2. A high rate of tuber bulking may be necessary to meet market requirements for a relatively early date of harvest.

Packing crop requirements

The following are important:

Processing crop requirements

The following are important:

See the following pages for further information:

Seed

  1. Use medium – large seed, avoid smaller seed grades particularly if it has in the past been difficult to achieve adequate progeny tuber numbers.
  2. Is an early harvest / maturity important?
  3. NO: do not pre-sprout.
  4. YES: consider pre-sprouting in the light at a relatively low temperature to a maximum of 10 mm sprouts.

See the Seed pages for further information.

Planting

  1. Plant at medium – high populations if progeny tuber number is important.
  2. Plant at medium – low populations if progeny tuber size is important.

See the Seed size and rate page for further information.

Water

  1. The latest times to begin monitoring soil moisture are:
    • the start of stolon growth, for number of tubers,
    • the start of tuber formation, to reduce the risk of common scab,
    • the onset of tuber bulking, for a fast and continued rate of bulking.
  2. Packing crops: continue irrigating for as long as possible, to reduce the risk of bruising.
  3. Processing crops: end irrigation early if dry matter concentration is too low but remember that drought stress can increase reducing sugar concentration.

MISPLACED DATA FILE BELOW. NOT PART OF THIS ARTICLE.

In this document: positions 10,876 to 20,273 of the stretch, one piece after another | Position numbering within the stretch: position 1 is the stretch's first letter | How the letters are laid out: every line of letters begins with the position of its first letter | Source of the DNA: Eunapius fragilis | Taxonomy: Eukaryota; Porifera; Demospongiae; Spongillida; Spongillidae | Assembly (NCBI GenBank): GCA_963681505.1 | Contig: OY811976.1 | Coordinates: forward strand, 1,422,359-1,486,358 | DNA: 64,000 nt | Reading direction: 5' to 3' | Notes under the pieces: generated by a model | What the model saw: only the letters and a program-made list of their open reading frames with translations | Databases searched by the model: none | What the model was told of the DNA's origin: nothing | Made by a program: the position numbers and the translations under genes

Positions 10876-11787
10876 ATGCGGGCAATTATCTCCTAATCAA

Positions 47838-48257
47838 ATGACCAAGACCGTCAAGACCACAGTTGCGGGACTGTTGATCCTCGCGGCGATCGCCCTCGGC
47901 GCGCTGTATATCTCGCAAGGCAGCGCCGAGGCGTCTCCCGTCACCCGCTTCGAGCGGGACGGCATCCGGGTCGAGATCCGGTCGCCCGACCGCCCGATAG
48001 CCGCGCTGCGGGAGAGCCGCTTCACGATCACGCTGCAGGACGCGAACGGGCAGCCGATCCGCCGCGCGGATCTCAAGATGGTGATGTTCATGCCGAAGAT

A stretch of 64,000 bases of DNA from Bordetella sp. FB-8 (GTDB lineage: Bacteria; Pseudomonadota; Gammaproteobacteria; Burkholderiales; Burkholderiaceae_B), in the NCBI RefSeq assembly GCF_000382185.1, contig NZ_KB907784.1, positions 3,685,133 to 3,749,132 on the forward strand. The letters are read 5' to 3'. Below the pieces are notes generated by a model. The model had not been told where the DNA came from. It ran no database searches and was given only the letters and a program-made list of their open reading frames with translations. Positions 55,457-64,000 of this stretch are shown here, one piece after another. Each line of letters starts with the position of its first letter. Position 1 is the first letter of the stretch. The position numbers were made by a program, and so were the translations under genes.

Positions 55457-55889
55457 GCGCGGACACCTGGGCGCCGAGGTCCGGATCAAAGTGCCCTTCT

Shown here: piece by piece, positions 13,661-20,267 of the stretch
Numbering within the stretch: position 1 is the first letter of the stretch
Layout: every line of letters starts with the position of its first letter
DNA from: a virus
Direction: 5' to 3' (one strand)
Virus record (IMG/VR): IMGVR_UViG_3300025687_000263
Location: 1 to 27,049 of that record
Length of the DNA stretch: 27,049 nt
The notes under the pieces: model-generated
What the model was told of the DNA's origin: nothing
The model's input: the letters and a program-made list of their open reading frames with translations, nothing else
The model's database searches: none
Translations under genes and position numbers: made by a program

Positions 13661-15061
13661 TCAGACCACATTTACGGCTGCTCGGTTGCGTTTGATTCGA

See the Soil moisture page for further information.

Nutrition

  1. Use the standard PRG phosphate application.
  2. Apply phosphate to foliage at stolon formation if number of tubers is important or if soil is dry.
  3. Use the standard PRG potassium rate.
  4. Use the standard PRG nitrogen rate.
  5. If there is a probability of magnesium deficiency:
    • apply to foliage at emergence (particularly if number of tubers is important)
    • make foliar applications during bulking (to maintain bulking and reduce the risk of bruising).
  6. If there is a probability of zinc deficiency:
    • apply to foliage at emergence (particularly if rate of tuber bulking is important)
    • make foliar applications during bulking (to reduce the risk of formation of phenols – for bruising or free amino acids – for poor fry colours).

Biostimulants

  1. If there has been any risk of “sugar stress” apply a product which will supply sugars or stimulate sugar production by the onset of stolon tip swelling (for rate of bulking and / or number of tubers).